The prospect of being on the bottom end of a lopsided economy is frightening and, to some, maddening. Fighter offered a sociological insight about the nation in which she is growing up.
“I feel like this country has an ‘every man for himself’ attitude, because we’re trying to evolve way too fast. Like, the iPhone X just came out and you still go to Downtown Jacksonville and there’s still at least one homeless person on every corner.
“Like, all that money that went into the iPhone X? I’m pretty sure the iPhone VIII works perfectly fine. That money could have gone to more food banks, or shelters, or something like that. I feel like we’re trying to evolve faster than we really can and we’re leaving too many people behind.”
Donofrio spoke about students who have had workplace accidents, students who need legal help for other reasons, and the difficulty of getting that help when everyone in the family is working all the time. The discussion turned to the logistical difficulties of getting copies of birth certificates and social security cards in order to apply for jobs. Those documents are routinely lost or destroyed when families move frequently, a common thread among her students.
“We have access to resources in Jacksonville, but the people who need them never get connected to them. It’s on the other side of town, or … even as an adult, it seems really overwhelming. You need this number. You need this document. Well, teenagers, especially teenagers you know with parents who aren’t in a position to take care of them—they don’t have any of that,” Donofrio said.
“I just don’t feel like teenagers have any recourse. And none of the people who make policies are ever in the schools. Ever.”
Even students from two-parent families run into challenges when the adults are constantly at work.
“Currently, right now, I’m going through the process of having my dad sign off his biological rights,” Lane said. “That was a choice he made. So I don’t talk to either one of my, I guess you could say, my dads, right now. My stepdad—we communicate but it’s different; he doesn’t always know where I’m coming from because I didn’t grow up around him.
“And my mom works 12-hour, 16-hour days. I don’t see her a lot, so I depend on my grandma and one of my mentors to get me to different places to do things. Not having people around all the time is something that’s hard.”
“In certain situations, you have to handle it right then and there. Not having an adult to get you through those situations, you get walked on,” she concluded.
Supporting EVAC’s and SHEVAC’s Futures
Donofrio was determined to give Peterson and Hardy the graduation party they might not have had otherwise, as well as a chance for their SHEVAC companions to cheer them on. Thanks to a generous community sponsor, she was able to take them to the nearby Black Sheep restaurant, where they celebrated with “mocktail” drinks, balloons, party horns and gift bags for the seniors-comprising animal-print flip-flops, picture frames and “2018” memorabilia.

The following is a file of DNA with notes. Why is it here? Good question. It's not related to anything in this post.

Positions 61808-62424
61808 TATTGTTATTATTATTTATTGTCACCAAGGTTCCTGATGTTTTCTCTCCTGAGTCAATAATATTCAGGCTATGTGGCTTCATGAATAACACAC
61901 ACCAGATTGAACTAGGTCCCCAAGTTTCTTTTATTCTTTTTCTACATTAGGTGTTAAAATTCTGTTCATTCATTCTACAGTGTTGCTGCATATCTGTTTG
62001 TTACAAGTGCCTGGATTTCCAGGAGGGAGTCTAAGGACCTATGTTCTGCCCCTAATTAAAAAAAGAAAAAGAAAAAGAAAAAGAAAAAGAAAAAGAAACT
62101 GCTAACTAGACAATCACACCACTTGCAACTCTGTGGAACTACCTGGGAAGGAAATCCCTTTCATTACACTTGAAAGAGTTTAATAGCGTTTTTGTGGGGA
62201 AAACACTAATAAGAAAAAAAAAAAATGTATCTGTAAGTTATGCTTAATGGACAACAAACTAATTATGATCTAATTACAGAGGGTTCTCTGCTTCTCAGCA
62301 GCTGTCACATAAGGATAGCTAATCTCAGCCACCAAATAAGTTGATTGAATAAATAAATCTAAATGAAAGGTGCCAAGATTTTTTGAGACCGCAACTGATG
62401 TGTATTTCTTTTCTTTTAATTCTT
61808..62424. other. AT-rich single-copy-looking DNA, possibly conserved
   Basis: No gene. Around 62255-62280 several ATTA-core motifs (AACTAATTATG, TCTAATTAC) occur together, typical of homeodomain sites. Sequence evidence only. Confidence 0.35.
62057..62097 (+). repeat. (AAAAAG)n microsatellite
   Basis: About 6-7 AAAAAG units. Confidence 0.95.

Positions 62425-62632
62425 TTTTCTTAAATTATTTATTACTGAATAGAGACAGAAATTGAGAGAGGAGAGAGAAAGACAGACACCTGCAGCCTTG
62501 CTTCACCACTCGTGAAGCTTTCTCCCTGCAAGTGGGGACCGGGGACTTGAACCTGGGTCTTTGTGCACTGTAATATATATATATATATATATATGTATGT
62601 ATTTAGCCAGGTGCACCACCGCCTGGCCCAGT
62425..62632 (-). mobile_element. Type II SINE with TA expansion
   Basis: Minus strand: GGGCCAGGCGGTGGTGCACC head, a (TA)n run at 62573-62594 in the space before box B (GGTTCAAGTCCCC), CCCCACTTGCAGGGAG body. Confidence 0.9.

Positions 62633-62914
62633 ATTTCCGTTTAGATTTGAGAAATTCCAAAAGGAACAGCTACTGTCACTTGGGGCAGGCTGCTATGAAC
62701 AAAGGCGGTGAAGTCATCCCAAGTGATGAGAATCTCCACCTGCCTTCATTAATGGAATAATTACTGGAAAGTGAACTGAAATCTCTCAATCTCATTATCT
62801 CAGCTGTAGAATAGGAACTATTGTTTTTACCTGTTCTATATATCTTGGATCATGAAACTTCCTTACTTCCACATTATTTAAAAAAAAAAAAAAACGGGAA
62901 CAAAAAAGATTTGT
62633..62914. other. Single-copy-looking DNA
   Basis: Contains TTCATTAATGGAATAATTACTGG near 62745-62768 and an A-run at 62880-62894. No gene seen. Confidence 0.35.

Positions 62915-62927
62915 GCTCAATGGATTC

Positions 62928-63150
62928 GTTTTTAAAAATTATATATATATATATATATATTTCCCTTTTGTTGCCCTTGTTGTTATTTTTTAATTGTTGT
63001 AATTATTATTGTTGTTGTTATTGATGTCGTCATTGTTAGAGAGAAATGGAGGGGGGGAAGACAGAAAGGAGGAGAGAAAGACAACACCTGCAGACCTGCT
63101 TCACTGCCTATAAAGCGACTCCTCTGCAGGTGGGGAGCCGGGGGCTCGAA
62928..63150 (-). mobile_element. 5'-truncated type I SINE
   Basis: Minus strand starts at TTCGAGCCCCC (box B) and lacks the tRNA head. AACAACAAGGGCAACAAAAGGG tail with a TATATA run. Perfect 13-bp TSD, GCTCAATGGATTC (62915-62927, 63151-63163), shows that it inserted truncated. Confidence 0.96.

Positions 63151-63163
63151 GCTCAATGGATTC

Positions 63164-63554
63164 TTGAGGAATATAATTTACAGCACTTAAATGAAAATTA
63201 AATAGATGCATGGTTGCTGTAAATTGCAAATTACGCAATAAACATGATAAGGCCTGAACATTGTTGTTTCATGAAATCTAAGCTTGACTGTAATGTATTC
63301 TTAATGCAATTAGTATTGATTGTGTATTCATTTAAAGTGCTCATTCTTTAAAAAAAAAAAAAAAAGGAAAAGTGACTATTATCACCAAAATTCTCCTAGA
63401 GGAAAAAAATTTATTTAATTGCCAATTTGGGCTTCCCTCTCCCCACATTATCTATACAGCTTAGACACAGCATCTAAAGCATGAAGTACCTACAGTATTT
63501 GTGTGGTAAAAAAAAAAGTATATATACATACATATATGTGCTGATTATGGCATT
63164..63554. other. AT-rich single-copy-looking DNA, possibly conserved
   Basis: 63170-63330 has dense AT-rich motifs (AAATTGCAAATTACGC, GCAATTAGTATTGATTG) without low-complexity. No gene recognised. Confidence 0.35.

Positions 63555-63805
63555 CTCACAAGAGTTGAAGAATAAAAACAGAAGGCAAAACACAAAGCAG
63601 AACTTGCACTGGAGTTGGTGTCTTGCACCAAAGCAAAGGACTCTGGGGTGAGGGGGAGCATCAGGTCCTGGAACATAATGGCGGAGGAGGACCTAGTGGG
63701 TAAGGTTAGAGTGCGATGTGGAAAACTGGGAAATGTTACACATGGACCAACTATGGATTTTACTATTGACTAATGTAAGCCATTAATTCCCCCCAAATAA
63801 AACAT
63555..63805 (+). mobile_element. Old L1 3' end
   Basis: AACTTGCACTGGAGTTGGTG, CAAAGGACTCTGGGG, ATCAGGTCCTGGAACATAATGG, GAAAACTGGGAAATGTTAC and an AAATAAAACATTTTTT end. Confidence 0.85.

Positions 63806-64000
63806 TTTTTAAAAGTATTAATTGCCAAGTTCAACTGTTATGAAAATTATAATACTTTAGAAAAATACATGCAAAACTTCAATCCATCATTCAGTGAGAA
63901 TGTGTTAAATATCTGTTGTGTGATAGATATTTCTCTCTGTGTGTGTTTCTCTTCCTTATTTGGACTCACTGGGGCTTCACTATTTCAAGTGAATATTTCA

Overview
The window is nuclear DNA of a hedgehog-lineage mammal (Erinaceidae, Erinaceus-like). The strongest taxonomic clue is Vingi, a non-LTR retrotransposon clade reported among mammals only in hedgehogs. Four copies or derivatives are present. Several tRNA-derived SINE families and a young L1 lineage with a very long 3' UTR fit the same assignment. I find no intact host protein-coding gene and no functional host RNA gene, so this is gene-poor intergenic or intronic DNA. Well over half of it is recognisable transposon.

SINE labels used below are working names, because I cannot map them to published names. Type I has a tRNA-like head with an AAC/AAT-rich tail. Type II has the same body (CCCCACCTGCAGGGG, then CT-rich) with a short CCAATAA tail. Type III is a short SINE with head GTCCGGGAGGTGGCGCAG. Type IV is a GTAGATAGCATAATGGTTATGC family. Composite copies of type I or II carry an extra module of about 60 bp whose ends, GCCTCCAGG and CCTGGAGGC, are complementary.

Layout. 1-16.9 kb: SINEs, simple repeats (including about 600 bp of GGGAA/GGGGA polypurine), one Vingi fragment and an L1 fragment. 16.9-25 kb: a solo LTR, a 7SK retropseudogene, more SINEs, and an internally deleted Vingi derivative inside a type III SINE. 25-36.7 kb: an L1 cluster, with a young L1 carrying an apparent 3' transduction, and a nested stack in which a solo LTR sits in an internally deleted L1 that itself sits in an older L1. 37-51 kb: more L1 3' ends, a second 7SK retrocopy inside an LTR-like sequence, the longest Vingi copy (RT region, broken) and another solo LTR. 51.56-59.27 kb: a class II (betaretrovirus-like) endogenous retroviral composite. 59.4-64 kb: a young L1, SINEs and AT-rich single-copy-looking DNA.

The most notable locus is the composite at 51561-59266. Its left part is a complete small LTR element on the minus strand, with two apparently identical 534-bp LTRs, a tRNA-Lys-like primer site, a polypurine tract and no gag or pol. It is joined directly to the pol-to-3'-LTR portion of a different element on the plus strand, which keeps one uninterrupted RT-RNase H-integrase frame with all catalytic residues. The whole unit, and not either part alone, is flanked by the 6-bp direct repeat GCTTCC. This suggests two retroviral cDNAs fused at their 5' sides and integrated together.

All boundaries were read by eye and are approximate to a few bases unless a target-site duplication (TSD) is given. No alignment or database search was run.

There were two surprise gifts as well, from one of EVAC/SHEVAC’s two faith-based partnerships. Lisa Fields, wife of Pastor Louis J. Fields of Grace International Church, presented both Peterson and Hardy with scholarships, $500 each, to help with college expenses. Hardy will attend FSCJ to study nursing, and Peterson will be at Edward Waters, studying business administration. In that moment, the girl who lost five immediate family members before even starting high school was a happy-go-lucky high school graduate wearing goofy, oversized “2018” glasses.
Before some students go off to college, Donofrio is determined to take a number of her students to the Coalition for Juvenile Justice’s annual conference in Washington, D.C. EVAC/SHEVAC participants have been invited to present their #YourStoryIsMine platform at the end of this month.
Additionally, EVAC/SHEVAC has been invited to discuss the program to the world’s most renowned organization for school psychologists in July. The International School Psychology Association’s annual conference will be held in Tokyo, and EVAC/SHEVAC is currently raising funds to support their work, including travel costs for conferences.
Over the past few years, EVAC/SHEVAC has operated as a combination of small, in-school classes and after-school programming. Difficulties with transportation make an in-school component ideal for students who are interested in the program.
“I would love to have an EVAC class again next year,” Donofrio said in a follow-up message to FW. “I have students who are interested.”
The program’s resonance with the students, the community, the nation and, now, the world, speaks to the need that EVAC/SHEVAC is filling: It’s empowering students by listening to them, so that the students themselves may write the next chapters of their own success stories.
HOW YOU CAN HELP
EVAC/SHEVAC is raising funds for operating expenses, including trips to the Coalition for Juvenile Justice’s annual conference in Washington, D.C., where they’ve been asked to present their #YourStoryIsMine platform; and to Tokyo, Japan, where they will discuss the program at the International School Psychology Association’s annual conference.
EVAC/SHEVAC’s faith-based sponsor, The Ville Church, has dedicated an in-church ministry to support these and other efforts. There are two ways to donate: Send checks payable to “The Ville Church,” with “EVAC” on the memo line, to The Ville Church, 221 N. Hogan St., Ste. 502, Jacksonville FL 32202; or donate online by visiting theville.givingfire.com and using the dropdown menu to select “EVAC” as the recipient.